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Battell, The

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William Byrd

William Byrd (tr. Gordon Jacob)


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Subtitle: Originally Composed for Virginal


General Info

Year: c. 1590 / 1964
Duration: c. 18:50
Difficulty: (see Ratings for explanation)
Original Medium: Virginal
Publisher: Boosey & Hawkes
Cost: Score and Parts - Unknown

For availability information, see Discussion tab, above.


Movements

1. The Souldier’s Sommons – 1:15
2. The Marche of Footemen – 0:50
3. The Marche of Horsmen – 1:10
4. The Trumpetts – 1:25
5. The Irishe Marche – 1:30
6. The Bagpipe and the Drone – 1:10
7. The Flute and the Droome - 2:50
8. The Marche to the Fighte – 2:10
9. The Retraite – 0:55
10. The Buriing of the Dead – 1:40
11. The Galliarde for the Victorie – 1:45
12. The Morris – 0:55
13. The Souldier’s Dance – 1:15


Instrumentation

Full Score
C Piccolo
Flute
Oboe
Bassoon
E-flat Soprano Clarinet
B-flat Soprano Clarinet I-II-III
E-flat Alto Clarinet
B-flat Bass Clarinet
E-flat Alto Saxophone I-II
B-flat Tenor Saxophone
E-flat Baritone Saxophone
B-flat Bass Saxophone
B-flat Cornet I-II-III
B-flat Trumpet
Horn in F I-II-III-IV
Trombone I-II-III
Euphonium
Tuba
Timpani
Percussion

(percussion detail needed)


Errata

None discovered thus far.


Program Notes

The Battell was composed at the end of the renaissance, during a time of religious unrest in England The Roman Catholic Church had been replaced by the Church of England and many English Catholics were being persecuted, made to convert, or forced to worship in secrecy. This was also a time when polyphonic vocal music was at its zenith and keyboard music ws becoming more prevalent.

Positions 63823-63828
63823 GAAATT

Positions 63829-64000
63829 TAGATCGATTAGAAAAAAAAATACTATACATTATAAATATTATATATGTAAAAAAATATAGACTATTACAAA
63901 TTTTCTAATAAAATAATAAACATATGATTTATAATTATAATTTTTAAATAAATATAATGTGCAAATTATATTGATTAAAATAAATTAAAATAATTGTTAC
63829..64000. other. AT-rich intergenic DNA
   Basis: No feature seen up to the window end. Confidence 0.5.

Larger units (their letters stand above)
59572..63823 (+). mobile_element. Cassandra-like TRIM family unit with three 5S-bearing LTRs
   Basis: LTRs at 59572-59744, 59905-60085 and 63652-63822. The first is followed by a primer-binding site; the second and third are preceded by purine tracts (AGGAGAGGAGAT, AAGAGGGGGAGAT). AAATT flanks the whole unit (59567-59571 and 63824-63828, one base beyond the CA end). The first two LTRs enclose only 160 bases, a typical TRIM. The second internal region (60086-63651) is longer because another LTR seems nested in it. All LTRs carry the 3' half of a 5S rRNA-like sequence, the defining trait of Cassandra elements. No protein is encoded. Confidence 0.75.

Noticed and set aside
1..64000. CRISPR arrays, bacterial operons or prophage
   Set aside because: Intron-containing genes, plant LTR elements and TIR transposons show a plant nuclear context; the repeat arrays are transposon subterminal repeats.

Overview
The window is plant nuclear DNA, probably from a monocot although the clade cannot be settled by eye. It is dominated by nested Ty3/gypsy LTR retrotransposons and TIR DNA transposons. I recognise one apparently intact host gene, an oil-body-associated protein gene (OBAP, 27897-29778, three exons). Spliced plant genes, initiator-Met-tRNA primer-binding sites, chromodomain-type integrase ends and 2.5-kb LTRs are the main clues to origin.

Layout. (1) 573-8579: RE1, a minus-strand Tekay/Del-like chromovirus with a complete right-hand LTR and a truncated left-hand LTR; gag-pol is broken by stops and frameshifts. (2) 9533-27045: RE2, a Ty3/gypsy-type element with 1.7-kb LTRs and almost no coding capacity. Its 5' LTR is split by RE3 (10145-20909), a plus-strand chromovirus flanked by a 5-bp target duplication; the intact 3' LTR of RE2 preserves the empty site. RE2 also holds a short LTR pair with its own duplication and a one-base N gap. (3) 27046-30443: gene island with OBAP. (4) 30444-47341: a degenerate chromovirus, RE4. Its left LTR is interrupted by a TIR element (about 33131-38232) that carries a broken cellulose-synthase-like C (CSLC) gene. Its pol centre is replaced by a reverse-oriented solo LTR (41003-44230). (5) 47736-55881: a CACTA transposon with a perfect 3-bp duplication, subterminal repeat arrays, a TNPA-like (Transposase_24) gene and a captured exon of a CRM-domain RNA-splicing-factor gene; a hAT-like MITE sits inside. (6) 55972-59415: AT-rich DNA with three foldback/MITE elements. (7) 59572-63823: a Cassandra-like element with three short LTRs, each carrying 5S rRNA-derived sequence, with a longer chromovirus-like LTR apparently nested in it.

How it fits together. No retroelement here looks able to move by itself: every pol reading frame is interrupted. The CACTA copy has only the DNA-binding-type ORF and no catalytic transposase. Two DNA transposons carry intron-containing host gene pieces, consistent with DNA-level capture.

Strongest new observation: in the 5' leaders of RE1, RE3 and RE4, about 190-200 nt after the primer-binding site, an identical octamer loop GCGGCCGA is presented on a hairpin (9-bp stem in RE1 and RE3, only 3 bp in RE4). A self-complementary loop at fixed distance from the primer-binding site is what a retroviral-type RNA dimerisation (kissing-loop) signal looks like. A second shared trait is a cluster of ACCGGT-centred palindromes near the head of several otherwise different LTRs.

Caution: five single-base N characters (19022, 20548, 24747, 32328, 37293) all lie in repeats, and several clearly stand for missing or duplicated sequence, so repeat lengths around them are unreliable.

William Byrd composed The Battell sometime between 1588 and 1591. It was written for virginal, a small, rectangular harpsichord-like instrument, that could be placed on a tabletop. It is part of the collection My Ladye Nevells Booke. The piece contains thirteen short movements that depict the events leading up to a battle, the battle itself, and the aftermath. The Battell stands as one of the earliest examples of programmatic music. Gordon Jacob's transcription for full band was published in 1964.

- Program Note from Heritage Encyclopedia of Band Music


My Ladye Nevells Booke (British Library MS Mus. 1591) is a music manuscript containing keyboard pieces by the English composer William Byrd, and, together with the Fitzwilliam Virginal Book, one of the most important collections of Renaissance keyboard music.

- Program Note from Wikipedia


Commercial Discography


State Ratings

None discovered thus far.


Performances

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Works for Winds by this Composer


Resources